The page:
Building teacher capacity in PD key to producing results in achievement
- In a piece for District Administration, the Northwest Evaluation Association's Jean Fleming offers seven tips for creating professional development opportunities that build teacher capacity and show direct results in student achievement.
- For effective PD, Fleming says schools and districts must align professional learning to academic goals, identify goals for specific teams and individuals, build collaboration and planning time into teachers' schedules, make PD relevant to curricula, offer actionable metrics, and keep educators engaged.
- Fleming also shared a less-than-inspirational professional development experience from her teaching days, in which 700 educators participated in an auditorium-based "sit-and-get" learning session and given clown noses to illustrate the humor in their work.
Just as instructional methods for students are being reevaluated, so too are approaches to professional learning for teachers. One thing is certain for both: The one-size-fits-all, "sit-and-get" method — which relies on a "sage on a stage" approach where someone lectures to a crowd — is no longer effective.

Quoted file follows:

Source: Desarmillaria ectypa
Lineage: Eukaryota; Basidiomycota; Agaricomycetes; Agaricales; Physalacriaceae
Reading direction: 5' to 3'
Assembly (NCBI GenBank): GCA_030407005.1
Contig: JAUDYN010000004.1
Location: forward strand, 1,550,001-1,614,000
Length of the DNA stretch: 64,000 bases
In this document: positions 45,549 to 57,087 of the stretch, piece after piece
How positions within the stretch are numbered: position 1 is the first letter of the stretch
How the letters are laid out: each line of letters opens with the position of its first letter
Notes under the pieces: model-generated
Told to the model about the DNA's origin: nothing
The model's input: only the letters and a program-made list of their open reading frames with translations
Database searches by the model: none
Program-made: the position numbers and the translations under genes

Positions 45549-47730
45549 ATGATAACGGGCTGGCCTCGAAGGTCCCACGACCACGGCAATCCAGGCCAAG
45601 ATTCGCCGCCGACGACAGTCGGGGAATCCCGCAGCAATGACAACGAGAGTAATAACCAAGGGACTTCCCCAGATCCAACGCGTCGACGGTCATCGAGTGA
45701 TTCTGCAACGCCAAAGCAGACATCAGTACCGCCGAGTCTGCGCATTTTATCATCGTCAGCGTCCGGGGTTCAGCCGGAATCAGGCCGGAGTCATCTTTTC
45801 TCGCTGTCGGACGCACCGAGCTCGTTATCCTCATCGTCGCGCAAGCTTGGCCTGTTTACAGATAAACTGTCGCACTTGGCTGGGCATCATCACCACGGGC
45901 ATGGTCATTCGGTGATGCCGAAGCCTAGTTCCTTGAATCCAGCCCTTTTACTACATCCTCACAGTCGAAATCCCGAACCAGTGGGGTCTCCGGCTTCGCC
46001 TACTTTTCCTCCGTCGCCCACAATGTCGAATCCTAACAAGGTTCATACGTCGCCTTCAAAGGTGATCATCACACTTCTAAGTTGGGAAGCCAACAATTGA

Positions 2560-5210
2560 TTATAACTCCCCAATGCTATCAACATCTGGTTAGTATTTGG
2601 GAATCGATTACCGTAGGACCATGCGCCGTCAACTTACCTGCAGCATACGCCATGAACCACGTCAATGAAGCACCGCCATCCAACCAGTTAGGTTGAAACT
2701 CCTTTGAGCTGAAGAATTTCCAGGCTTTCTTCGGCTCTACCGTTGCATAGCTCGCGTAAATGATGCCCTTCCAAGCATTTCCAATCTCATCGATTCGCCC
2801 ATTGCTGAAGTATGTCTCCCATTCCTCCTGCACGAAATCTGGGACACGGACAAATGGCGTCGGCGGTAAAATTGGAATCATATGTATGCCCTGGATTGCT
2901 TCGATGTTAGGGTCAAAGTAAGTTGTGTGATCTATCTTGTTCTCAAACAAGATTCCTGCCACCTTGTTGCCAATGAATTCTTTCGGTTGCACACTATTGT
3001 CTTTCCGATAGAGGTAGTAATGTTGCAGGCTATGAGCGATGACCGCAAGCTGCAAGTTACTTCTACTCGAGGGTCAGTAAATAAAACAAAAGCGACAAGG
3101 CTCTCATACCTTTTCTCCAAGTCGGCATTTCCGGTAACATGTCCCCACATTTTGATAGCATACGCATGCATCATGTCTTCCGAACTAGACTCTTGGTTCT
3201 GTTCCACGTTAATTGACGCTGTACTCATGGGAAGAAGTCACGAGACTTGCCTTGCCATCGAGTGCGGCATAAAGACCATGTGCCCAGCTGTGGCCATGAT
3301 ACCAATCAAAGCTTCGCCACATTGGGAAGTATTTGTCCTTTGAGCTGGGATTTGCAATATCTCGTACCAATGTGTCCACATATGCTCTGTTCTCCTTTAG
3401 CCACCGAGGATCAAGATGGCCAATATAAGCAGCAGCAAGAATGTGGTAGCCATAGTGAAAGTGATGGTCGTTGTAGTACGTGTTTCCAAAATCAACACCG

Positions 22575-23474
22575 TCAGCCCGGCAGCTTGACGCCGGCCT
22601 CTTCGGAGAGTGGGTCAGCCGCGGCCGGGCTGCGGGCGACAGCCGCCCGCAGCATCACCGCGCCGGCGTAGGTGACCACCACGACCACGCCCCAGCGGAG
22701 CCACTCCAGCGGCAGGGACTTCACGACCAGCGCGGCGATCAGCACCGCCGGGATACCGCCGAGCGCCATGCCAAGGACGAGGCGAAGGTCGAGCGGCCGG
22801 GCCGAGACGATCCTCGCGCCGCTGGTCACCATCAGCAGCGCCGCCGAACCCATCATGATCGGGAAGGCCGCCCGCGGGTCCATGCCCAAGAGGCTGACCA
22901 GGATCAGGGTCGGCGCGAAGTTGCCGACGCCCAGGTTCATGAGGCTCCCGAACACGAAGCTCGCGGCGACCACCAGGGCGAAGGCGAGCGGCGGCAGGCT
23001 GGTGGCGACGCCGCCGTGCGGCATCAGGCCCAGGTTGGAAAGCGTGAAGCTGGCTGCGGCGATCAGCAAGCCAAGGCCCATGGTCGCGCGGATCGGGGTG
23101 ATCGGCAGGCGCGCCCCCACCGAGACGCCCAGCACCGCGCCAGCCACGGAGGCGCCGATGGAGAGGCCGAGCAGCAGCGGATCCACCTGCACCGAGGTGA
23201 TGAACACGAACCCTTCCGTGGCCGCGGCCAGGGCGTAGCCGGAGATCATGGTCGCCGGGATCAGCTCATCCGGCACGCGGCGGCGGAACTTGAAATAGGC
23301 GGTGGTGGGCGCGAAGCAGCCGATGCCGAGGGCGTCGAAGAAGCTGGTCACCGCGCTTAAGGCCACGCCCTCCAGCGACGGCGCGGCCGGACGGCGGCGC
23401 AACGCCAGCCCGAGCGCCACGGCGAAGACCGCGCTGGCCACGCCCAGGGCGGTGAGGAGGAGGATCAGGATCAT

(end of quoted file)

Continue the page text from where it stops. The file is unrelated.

One way schools and districts can ensure educators stay engaged is by offering personalized PD opportunities. This has become increasingly more manageable in recent years with the advent of micro-credentialing, which can allow educators to zero in their professional learning on specific skills or strategies they want to improve.
Additionally, particularly when it comes to tech training, approaches like coaching that provide teachers an opportunity to learn “with" and not just about a tool have shown efficacy in smoothing their introduction to the classroom. Schools and districts can further bolster these efforts by partnering with vendors, libraries, and local higher ed institutions to round out available resources and options.
- District Administration 7 tips for creating an effective PD program
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